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5 (New) Reasons Why I (Still) Love TTS

Keeping with the theme of my post from 8 weeks ago when I first started the code immersion course at the TTS Atlanta campus, I will present another list of 5 reasons why I love TTS.

#1:  I learned so much, which was my main goal in taking the code immersion class at TTS. We created several apps to explore how to apply our knowledge and skills.  The course focused on Ruby and Rails, but we learned and then practiced putting in HTML, CSS, Bootstrap, and JavaScript into our apps. We also learned how to use GitHub and Heroku.

#2:  Each class motivated me to continue learning. Sometimes the motivation came in the form of an error in my app that I was hell-bent on solving. Other times, it was something our instructor (Richard Zapata) said (or shouted) that made me get all Google-y. It was also awesome to have two TTS alums in our class as TA's (Dustin and Claire). They were very helpful and encouraged me when I felt overwhelmed.

#3:  I was constantly inspired. Listening to my classmates talk about their current careers, career changes, and career aspirations helped me stay focused and inspired. Listening to Richard Simms (TTS Co-Founder) and Mandy Putnam (Community Organizer, Atlanta) talk about Kid's Code and the non-profit work that TTS is doing has truly amazed and inspired me. Even listening to Zapata is inspiring... he started out as a TTS student and now has a programming career (and he teaches the part-time coding course...and he does CrossFit...I'm not sure if/when he sleeps).

#4:  I gained a ton of insight into the "tech scene" in Atlanta. I attended several company tours and guest speaker events (thanks to the great organizational work of Mandy). The TTS weekly newsletters (also thanks to Mandy) informed us of upcoming tours and speakers, as well as other tech events, workshops, and meet-ups in Atlanta. I am so grateful that TTS has provided me with so many valuable resources!

#5:  I feel part of the TTS family. I've met so many people at TTS that I hope to know for a long time. Most of this post is about the people I've met at TTS. Without them, learning to code would've been boring and overwhelmingly frustrating and really boring (had to throw in a DRY joke somewhere...DRY in coding means "Don't Repeat Yourself").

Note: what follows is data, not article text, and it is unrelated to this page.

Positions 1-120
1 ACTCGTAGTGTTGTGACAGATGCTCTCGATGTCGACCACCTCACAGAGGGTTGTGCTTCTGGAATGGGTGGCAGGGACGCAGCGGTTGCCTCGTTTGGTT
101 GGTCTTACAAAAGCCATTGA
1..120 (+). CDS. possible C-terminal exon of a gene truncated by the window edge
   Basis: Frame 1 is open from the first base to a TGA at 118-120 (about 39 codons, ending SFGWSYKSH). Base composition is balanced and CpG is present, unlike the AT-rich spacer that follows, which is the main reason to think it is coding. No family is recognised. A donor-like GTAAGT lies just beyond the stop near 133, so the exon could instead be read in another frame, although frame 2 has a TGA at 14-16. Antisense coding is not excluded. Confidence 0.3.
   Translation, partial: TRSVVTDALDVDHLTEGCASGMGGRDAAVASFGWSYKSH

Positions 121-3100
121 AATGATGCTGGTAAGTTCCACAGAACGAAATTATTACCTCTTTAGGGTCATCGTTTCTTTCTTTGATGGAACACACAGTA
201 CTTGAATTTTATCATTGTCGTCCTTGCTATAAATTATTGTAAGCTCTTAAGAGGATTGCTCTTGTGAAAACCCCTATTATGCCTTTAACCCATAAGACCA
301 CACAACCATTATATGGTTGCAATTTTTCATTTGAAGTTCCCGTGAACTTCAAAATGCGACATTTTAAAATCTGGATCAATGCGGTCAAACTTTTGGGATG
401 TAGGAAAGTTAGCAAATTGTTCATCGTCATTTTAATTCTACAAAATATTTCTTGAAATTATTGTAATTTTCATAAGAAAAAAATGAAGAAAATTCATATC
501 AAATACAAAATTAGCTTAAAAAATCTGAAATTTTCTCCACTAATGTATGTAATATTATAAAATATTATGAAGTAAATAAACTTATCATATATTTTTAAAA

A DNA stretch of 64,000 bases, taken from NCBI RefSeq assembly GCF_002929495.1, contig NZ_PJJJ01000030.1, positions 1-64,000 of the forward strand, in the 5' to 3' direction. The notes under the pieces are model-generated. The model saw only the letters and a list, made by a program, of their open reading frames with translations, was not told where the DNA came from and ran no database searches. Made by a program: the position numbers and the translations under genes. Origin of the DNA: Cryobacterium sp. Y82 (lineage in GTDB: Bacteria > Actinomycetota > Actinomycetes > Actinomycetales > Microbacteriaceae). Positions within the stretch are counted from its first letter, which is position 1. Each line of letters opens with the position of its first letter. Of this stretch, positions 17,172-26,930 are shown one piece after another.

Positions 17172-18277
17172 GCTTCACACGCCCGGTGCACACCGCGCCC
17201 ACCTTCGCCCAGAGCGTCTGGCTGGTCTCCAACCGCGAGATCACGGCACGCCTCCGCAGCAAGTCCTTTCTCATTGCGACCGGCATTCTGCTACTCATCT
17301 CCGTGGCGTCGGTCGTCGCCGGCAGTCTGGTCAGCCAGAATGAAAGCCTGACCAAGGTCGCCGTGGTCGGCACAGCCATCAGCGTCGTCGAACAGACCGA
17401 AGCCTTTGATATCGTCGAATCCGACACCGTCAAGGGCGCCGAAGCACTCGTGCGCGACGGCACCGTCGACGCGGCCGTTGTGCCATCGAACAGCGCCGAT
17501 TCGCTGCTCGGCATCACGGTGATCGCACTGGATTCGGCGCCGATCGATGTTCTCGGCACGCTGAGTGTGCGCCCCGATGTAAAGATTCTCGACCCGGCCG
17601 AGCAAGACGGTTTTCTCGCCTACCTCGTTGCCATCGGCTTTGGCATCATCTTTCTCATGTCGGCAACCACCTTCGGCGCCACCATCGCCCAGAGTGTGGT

In summary: Choosing TTS was really easy for me. Their website rocks, the space at Strongbox West is so rad, and they are truly committed to supporting students during and after the program. The 8 weeks I was immersed in coding was challenging, enlightening, and so much more than I anticipated it would be! The material was presented fantastically (#Zapataisthebest), the practice we did in class solidified the material, and there was a consistent supply of snacks and chocolate (thank you, Zapata). On the last day of the part-time course (this past Weds, the 9th), Zapata brought pizza and beer for us. (#SeewhyZapataisthebest?) We also got really awesome T-shirts on the last day. AND ON TOP OF THAT, TTS hosted a wrap party at Monday Night Brewing (grads got free admission, thank you Richard), which was way cooler than any graduation event I've ever attended.

Was The TTS coding immersion course easy? No...but nothing worthwhile in life is easy. It required a lot of time and hard work. Was it worth it?...and did I have a great time from start (July 20th) to finish (Sept 9th)?....As Mordecai and Rigby (The Regular Show) say, "YEAH-YUH!"

And I’ll end with this to show off a little bit of what I learned:

puts "What is your favorite coding school?"

input = gets.chomp

if input.upcase == 'TTS' || input.upcase =='TECH TALENT SOUTH'

puts 'Excellent choice!!!'

else

puts 'Hmmm, have you checked out Tech Talent South (TTS)?'

end

 

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